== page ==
Genevieve Callow was working through something.
She sighed and rolled down the driver’s side window, letting the wind whip through her hair. That would be enough to stave off the nods for now. 
A plastic bag on the passenger seat fluttered from the incoming breeze. Callow eyed a half-eaten sandwich—the same type of sandwich from the same shop she and her partner, Marcus Oakley, had eaten while on a case not two months prior. Hunting down another similar sandwich was turning into an adventure. The drive was a twenty-four-mile round trip—and the sandwich wasn’t even very good.
The turkey was bland and tasteless, the cheese slightly sour, and the bread had an unidentifiable crunch to it. 
The sandwich was an excuse to drive; the airport, a destination.
Genevieve Callow was working through something.
But unlike those who manage to decompress from their memories, Callow was trapped by hers. And like the subject of the memory, it had just tried to kill her. 
Not with its hands pressing the life from her throat, but through the emotional residue it left behind that could peel her attention away from reality in an instant and run her off the road.
He can’t hurt you anymore. You caught him. It’s over.
But it didn’t feel over.
Three weeks ago, Callow had nearly lost her life to the serial killer she’d been tracking. To compensate, her superiors at the FBI had given her three weeks off. 
She’d taken one. 
Upon returning to the fanfare from her co-workers, complete with the mandatory cake, balloons, and a medal, she had also been slapped with a new assignment. Callow didn’t buy it. No matter how ASAC Jedediah Gold, her friend and mentor, dressed the position up as an “opportunity,” she saw the assignment clearly for what it was—a distraction. 
There was a reason Callow had only taken a week off. Her work wasn’t done. 
She couldn’t focus on a new assignment―not when another unsolved case weighed heavily on her mind.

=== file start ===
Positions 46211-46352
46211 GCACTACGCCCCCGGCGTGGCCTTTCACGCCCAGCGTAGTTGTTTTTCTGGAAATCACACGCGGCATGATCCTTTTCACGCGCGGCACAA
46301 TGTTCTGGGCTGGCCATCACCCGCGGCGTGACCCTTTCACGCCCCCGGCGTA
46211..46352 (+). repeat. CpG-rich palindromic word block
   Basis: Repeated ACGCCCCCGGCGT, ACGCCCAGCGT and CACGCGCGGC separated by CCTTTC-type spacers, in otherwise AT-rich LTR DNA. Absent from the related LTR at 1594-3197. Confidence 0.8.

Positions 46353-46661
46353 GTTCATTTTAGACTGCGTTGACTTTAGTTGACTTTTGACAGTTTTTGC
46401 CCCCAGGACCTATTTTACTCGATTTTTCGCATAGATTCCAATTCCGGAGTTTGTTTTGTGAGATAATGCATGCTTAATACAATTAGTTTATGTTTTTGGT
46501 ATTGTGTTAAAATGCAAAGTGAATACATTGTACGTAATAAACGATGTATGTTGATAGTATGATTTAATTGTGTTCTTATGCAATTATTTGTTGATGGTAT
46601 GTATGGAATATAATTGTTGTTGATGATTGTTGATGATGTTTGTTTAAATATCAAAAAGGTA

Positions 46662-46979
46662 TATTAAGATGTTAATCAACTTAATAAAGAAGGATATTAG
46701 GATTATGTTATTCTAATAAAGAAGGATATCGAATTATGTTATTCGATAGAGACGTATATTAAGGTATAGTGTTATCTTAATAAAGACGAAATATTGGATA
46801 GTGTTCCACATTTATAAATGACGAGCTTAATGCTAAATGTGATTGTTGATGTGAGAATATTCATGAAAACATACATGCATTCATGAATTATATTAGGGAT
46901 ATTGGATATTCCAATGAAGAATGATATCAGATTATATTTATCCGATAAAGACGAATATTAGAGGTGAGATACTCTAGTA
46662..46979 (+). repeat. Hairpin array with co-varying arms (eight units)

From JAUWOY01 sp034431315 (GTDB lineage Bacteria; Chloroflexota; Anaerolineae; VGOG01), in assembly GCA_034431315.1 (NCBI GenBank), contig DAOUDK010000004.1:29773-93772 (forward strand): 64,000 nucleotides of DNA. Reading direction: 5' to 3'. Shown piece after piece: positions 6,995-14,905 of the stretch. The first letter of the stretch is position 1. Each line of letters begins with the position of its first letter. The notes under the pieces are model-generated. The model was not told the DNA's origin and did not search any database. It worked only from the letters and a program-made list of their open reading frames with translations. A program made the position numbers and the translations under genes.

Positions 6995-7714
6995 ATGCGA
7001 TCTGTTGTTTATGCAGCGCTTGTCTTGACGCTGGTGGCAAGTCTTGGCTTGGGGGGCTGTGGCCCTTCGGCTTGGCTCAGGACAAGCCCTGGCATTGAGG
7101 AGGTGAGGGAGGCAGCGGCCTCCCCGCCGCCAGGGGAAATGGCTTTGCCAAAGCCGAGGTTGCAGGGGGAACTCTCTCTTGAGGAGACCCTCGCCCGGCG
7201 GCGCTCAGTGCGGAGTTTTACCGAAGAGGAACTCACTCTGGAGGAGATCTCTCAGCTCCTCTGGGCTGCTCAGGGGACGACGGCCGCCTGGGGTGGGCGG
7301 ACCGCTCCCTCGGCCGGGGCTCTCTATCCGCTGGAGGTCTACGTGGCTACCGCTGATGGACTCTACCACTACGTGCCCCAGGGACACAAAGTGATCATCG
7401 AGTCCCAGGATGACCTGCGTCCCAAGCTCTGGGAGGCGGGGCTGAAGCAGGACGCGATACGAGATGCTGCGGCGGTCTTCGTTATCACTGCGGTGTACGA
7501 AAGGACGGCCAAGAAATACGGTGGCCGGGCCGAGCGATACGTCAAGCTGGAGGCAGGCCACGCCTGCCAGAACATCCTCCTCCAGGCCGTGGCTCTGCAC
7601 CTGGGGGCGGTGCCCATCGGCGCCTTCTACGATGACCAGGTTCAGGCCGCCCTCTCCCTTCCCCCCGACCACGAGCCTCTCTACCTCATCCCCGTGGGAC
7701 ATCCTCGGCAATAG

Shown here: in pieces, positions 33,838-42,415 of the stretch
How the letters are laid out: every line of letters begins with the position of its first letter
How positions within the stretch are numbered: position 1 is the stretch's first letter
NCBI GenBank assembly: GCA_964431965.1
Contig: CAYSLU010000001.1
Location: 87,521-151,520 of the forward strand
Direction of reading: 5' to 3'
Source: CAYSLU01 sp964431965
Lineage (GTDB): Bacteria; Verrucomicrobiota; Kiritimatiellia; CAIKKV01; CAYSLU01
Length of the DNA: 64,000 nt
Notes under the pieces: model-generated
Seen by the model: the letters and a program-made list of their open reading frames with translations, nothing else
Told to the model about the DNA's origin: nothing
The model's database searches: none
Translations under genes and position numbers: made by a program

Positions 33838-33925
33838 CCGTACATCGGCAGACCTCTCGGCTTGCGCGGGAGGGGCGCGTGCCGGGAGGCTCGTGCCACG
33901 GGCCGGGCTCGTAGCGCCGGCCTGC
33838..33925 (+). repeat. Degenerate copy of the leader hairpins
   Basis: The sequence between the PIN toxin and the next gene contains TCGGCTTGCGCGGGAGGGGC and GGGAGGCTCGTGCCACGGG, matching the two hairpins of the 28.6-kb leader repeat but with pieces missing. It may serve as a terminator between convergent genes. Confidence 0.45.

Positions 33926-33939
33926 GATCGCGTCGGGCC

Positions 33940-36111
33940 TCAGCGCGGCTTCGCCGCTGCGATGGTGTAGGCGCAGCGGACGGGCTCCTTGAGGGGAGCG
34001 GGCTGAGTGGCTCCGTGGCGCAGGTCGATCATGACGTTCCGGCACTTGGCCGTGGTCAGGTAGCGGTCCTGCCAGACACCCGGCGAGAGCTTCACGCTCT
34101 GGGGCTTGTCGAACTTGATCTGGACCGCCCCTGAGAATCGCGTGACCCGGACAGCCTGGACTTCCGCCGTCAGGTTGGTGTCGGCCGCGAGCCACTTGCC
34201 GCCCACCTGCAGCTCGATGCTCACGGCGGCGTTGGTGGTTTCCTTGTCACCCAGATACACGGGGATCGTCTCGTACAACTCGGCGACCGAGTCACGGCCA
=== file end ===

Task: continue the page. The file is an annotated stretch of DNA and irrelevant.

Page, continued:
A case where the killer called out to her by name. 
A dead-end case that only she could solve. 
Her latest obsession.
 Callow shifted uneasily in her seat, her rear going numb, and tapped her foot anxiously. With her other foot, she pressed the gas pedal, inching closer and closer to I-77.
Her eyes narrowed as rays of orange and yellow sunlight blasted under the sun visor, growing so bright that all Callow could concentrate on was the space between her hands on the steering wheel where the leather was cracked and worn. It was all a bright slipstream. 
Once her eyes adjusted, Callow looked out over the highway. With the absence of any cars, it resembled more of a deserted runway. There was no Camry. There was only the road. 
She felt her heart racing again. A wild recklessness washed over her; the same inexplicable insanity skydivers must surely feel moments before leaping from the plane and testing fate. 
She yearned to feel something.
Callow jerked the radio knob sideways until it was five notches from full blast and mashed the gas pedal. Hard rock filled the SUV, but blood pounded in her ears, drowning out all other noise. The highway seemed to stretch into the distance, long and narrow.